Neurologist #2 – The Exam AND Consultation

At the appropriate time, the doctor was kind enough to entertain questions from each of us and her answers revealed her intentions to perform a COMPLETE WORKUP of my Mom to determine the cause of the LHH and simultaneously start Occupational Therapy to help my Mom combat the day-to-day challenges caused by the condition just in case that is her only recourse or a part of the ultimate Treatment Plan.  In response to our concerns about the culprit being a Stroke and us wanting to prevent future such occurrences since we never witnessed it, the doctor immediately, politely and compassionately “ordered” my Mom to take a Baby Aspirin every day.   She then explained the various diagnostic tests she wanted my Mom to have and asked me to make sure she hadn’t already gone for these tests within the past year since Medicare would not pay for the test under those circumstances.  Those tests are an Echocardiogram and a “Vasc Carotid Duplex, Full.”  The doctor also tested my Mom’s blood for various minerals, B12 and B6 and made sure we were going for a more comprehensive blood test regarding her cholesterol and sugars for which she would have to fast.  My Mom’s Internist had prescribed such a blood test and I had indicated we intended to go for it on Monday.

Immediate Post-Exam Follow-Up with Neurologist #2 / #1 – Nothing

We must have spent more than 30 minutes conferring with Neurologist #2 then left with a laundry list of tests, procedures and occupational therapy prescriptions to follow-up on whereas the Consultation with Neurologist #1 consisted of a 15-minute conversation and the only follow-up required was calling back in a year to schedule another Brain MRI.  I almost forgot, we also left the office of Neurologist #2 with HOPE and SMILES.  More specifically, as we checked out of the office of Neurologist #2, I stopped by the Office Manager’s desk and she handed me several documents.  One was the prescription for Occupational Therapy and another was a 4-page “Clinical Summary” of my Mom’s exam which specifically enumerated both the “Health Issues Reviewed” during the Exam and the currently proposed “Treatment Plan” which included the list of the aforementioned prescribed tests and activities.  When we left the office of Neurologist #1, all we had to do was remember to contact him IN A YEAR TO SCHEDULE ANOTHER BRAIN MRI.  He did not prescribe Baby Aspirin to help prevent another Stroke, if, in fact, one had occurred; nor did he express any interest in examining my Mom’s nerves, heart or Carotid Artery.  Neurologist #2 also scheduled a follow-up exam for approximately one (1) month later at which time she planned to conduct the Cognitive Test which, according to the Office Manager, is standardized and based on written questions and observations used by the doctor each time she conducts such an evaluation.  Neurologist #1 “made up” his Cognitive Test of my Mom on the spot.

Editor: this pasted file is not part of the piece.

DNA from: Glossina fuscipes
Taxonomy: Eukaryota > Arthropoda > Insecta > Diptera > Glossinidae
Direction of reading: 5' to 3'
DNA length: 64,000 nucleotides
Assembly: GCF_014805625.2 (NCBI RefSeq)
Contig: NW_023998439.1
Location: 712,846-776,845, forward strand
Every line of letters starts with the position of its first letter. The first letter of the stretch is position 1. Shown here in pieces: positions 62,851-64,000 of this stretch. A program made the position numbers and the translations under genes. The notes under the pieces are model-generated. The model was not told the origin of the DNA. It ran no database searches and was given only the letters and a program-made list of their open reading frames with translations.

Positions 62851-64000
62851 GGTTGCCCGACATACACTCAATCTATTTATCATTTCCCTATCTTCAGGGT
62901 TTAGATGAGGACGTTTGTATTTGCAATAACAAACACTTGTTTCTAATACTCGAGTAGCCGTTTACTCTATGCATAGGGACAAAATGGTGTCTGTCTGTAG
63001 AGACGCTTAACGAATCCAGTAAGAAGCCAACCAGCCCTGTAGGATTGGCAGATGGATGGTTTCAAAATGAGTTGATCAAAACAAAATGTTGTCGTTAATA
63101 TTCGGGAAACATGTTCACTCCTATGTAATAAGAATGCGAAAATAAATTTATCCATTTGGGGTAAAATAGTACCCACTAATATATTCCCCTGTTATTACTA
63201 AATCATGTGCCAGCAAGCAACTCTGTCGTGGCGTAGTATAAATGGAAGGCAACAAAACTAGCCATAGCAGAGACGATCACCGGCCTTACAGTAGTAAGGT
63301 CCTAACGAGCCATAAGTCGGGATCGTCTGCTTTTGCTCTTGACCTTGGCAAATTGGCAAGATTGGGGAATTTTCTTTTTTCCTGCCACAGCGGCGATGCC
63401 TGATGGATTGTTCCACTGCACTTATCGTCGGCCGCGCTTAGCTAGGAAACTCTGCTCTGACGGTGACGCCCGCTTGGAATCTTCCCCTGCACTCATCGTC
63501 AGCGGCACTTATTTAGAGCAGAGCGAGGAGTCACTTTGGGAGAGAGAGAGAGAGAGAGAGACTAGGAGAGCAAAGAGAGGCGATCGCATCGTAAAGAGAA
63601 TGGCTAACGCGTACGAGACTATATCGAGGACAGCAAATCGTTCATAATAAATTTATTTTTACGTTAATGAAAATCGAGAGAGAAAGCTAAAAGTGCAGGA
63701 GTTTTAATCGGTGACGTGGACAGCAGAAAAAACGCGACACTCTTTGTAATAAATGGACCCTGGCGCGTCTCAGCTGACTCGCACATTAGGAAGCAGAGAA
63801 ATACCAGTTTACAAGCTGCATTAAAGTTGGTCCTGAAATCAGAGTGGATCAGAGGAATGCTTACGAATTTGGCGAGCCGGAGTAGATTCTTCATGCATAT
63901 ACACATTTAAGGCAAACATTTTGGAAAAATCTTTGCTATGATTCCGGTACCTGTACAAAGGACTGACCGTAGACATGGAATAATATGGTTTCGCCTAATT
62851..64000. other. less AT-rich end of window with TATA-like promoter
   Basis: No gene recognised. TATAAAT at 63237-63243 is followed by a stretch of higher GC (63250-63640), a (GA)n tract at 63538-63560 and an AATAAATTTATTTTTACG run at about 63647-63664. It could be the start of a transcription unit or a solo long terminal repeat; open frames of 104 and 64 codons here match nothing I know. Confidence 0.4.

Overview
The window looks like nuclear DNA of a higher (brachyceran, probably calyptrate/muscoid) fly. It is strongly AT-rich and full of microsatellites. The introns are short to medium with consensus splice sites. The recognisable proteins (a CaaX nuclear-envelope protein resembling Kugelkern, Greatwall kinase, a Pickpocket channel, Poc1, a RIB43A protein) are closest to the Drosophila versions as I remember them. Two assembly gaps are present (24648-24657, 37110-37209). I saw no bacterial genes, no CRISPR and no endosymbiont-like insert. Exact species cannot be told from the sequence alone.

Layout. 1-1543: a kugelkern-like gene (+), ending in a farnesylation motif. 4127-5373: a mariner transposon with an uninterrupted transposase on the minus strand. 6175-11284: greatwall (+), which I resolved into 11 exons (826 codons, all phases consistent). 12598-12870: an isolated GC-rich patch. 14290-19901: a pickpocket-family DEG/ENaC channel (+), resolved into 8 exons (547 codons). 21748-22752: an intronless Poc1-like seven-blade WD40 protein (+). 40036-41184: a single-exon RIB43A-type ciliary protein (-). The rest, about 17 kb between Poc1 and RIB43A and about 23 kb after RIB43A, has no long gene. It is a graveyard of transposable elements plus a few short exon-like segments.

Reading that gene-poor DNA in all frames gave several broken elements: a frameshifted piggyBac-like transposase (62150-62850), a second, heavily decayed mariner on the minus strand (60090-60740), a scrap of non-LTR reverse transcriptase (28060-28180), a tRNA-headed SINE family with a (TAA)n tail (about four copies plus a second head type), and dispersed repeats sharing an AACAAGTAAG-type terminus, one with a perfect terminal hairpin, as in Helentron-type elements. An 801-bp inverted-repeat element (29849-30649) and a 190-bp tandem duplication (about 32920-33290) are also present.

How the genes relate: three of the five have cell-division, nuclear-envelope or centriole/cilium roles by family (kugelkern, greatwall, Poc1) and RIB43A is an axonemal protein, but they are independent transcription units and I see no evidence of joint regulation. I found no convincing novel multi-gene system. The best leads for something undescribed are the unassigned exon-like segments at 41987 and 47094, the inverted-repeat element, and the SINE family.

Conclusions

Some Doctors Suck & Some Doctors Don’t Care – just like in other Professions

Just like in ANY profession, some doctors are bad at their job and some simply don’t care.  For traditional reasons and because of rote human nature, we don’t expect this in the practice of medicine but as the above proves, it does happen.  Healthy people having to suddenly address a medical problem after many years having never gone to a doctor, or having never been hospitalized, typically don’t ever expect doctors to be lacking in humanity or humility, so for THEM, Physician Rating website grades provide valuable information from which to make choices of physicians.  I pity them because as the above proves, GREAT physician website grades do not make an even good physician.

Word-of-Mouth Physician Referrals are more Reliable that Website Ratings

The fact that Neurologist #1 received GREAT reviews on several Physician Rating websites is exactly why I think such Doctor Rating websites are unreliable.  There are too many unknown variables to render such Doctor Ratings accurate.  Who knows, Neurologist #1 may have received terrible personal news immediately prior to my Mom and I walking into his office and/or he simply didn’t like me?  Maybe Neurologist #1 had phony patients provide the aforementioned Ratings?  I don’t know the answer to those questions but I do know that in my experience as somewhat of a “professional patient,” rating doctors on an objective scale is like devising a rating scale for male or female “attractiveness” or “good-looking-ness.”  Different characteristics carry different weight to different patients just like a woman who is a “9” to me might be a “4” to someone else, and vice versa.  Accordingly, please be wary of Physician Rating websites and try to use social media to network for “Word-of-Mouth” physician referrals because the elaboration of subjective discourse regarding a physician-patient “transaction” will enable you to determine whether or not that physician is appropriate for what you seek and/or need.